I really like Duelity for people like the first caller. It shows two stories, the Biblical Creation story told as though it was a scientific report and the scientific story told as though it were religious revelation.

    Among other things, it shows how different Genesis would be if it were accurately describing what happened.

  8. says

    On Non-Prophets. We’re recording the audio and will get it out. I’m having a minor technical problem…and I’ve been busy.

    On this particular episode:

    It wasn’t my best. It may have even been one of my worst, but I’m really not the one to decide that. I dislocated my shoulder on Saturday and I’m still in pain. That contributed to my mood, but I should have done a better job of recognizing that and will try to do so in the future.

    That said, I don’t feel terrible about that first call – because we desperately tried to explain why his chose subject wasn’t welcome and was only a waste of time.

    Suffice it to say, I spent most of last night recognizing many of the different ways that I could have responded to both calls – so something positive came out of it.

  9. jehk says

    I thought it was entertaining. In general, the atheists that watch your show are a lot less patient then the hosts. Seeing your disposition align closer to the audience was entertaining.

    Also, thanks for posting the link “Of Dogs and Lizards” in thunderf00t’s thread. It’s really helped inform this sled dog.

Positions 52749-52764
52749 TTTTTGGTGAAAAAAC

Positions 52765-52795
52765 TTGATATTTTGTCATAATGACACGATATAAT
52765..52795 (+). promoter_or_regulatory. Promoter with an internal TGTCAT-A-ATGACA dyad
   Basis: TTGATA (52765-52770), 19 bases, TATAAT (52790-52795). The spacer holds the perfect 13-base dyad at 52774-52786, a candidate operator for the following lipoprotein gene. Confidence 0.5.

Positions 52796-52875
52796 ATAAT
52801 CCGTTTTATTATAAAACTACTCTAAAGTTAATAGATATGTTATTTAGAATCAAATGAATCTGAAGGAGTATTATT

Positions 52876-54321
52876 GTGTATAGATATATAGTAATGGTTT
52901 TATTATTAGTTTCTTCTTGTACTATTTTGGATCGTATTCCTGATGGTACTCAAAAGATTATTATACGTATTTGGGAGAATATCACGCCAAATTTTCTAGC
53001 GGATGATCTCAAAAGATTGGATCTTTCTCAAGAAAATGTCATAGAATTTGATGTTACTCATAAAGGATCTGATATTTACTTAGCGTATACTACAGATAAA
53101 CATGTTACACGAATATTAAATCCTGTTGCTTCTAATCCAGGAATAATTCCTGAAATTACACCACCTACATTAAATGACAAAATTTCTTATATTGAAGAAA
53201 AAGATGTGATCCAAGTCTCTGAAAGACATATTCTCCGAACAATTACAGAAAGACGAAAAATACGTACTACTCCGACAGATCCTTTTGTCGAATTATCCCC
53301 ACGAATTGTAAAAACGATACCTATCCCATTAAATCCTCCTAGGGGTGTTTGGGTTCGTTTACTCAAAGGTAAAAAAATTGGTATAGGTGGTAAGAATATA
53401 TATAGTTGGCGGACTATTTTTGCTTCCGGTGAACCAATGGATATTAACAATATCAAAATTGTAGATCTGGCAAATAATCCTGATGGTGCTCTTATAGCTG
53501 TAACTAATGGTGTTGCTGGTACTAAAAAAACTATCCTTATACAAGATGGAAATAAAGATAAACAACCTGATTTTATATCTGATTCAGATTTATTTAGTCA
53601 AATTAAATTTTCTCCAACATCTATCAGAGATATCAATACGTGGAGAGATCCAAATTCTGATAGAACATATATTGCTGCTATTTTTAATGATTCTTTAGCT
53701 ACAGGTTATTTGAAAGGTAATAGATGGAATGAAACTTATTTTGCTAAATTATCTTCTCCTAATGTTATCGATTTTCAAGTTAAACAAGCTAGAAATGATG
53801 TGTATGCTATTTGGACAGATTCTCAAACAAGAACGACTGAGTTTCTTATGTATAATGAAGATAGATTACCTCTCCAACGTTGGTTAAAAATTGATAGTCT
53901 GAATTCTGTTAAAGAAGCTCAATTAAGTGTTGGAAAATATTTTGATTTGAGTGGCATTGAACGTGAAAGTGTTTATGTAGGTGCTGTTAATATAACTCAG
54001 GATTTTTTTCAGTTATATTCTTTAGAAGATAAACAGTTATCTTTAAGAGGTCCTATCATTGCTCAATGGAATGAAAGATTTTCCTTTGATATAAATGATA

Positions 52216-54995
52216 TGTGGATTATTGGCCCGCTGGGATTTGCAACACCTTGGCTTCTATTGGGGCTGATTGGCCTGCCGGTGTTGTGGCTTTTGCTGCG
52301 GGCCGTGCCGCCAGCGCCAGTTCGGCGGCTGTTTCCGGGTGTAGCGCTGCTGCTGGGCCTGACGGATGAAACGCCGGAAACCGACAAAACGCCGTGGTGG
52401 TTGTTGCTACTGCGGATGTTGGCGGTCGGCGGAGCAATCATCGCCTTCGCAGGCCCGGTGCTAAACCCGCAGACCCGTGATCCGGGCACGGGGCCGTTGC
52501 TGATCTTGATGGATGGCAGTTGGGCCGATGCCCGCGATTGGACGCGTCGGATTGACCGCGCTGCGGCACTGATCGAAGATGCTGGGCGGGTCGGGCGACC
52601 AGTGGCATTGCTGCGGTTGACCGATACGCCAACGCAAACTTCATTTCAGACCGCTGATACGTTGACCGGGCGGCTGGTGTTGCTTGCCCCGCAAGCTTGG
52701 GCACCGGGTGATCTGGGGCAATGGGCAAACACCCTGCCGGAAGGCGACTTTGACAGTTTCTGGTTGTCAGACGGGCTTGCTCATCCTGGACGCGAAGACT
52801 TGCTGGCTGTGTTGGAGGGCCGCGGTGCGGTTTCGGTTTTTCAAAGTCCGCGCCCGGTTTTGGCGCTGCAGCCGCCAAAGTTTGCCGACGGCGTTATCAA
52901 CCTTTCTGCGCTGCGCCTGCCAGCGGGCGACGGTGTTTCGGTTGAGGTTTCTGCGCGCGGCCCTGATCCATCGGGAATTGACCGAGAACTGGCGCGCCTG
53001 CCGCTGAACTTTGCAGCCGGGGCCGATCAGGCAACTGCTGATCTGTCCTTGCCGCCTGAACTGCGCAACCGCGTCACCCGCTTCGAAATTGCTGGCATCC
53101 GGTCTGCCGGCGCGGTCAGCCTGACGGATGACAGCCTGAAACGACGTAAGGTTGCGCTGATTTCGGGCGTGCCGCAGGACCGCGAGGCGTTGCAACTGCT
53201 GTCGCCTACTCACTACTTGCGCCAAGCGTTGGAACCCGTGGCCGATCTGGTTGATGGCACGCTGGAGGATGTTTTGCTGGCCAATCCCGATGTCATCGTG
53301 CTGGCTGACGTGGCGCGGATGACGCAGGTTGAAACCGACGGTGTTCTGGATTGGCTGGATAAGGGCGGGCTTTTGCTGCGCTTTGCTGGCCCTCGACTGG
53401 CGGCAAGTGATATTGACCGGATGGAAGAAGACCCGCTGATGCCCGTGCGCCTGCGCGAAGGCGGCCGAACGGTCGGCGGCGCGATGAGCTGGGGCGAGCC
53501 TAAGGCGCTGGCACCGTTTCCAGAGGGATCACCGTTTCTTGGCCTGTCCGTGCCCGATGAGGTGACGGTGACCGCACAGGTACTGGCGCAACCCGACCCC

10. Adam says

    I think the approach Matt used with the ‘evolution’ argument should be standard.

    Getting into technical arguments about evolution is completely irrelevant to whether a god exists, it just wastes show time and the hosts are not experts.

    The same goes for ‘same sex marriage’ and the host of other issues which are completely unrelated to atheism and whether a god exists.

  11. jehk says

    I’m all for rational even-tempered debate. However, its great seeing someone rip into an idiot once in awhile. It sends a warning to other would be idiots imo.

  12. Pooptickler says

    I heard that the asshole caller on this one was Caiden Cowger. Can I get this confirmed?

  13. sharkjack says

    I agree about the evolution part, but on the same sex marriage not so much. Unlike evolution, where the discussion is based on disagreement on facts that neither party is sufficiently informed, same sex marriage discussions are often about values and how you determine the morality of actions. The ‘evolved’ atheist was one of the callers who wanted same sex marriage to stay illegal due to the way marriage had been classically defined. Discussions with him tended to get bogged down in semantics, with such classics as gay schmarriage and homophobes don’t fear gays, but they also showed one of the driving forces behind the opposition of same sex marriage. People generally really like things to stay the way they are, especcially when they’re outside their own control. Of course the idea that words have absolute meaning is enforced by churches, even if they aren’t necessarily fundamentalist.

    But yeah, not every conversation needs to be about the existance of god(s) and reasons to believe them.
    Same sex marriage, seperation of church and state and even feminism are all perfectly fine discussion topics. Part of the idea of the atheist experience is to provide atheist viewpoints on these and other issues. They’re not irrelevant (I know they are irrelevant to if a god exists and that that is what you were saying with irrelevant, but you implied it in a bigger sense, so I feel justified in saying this.)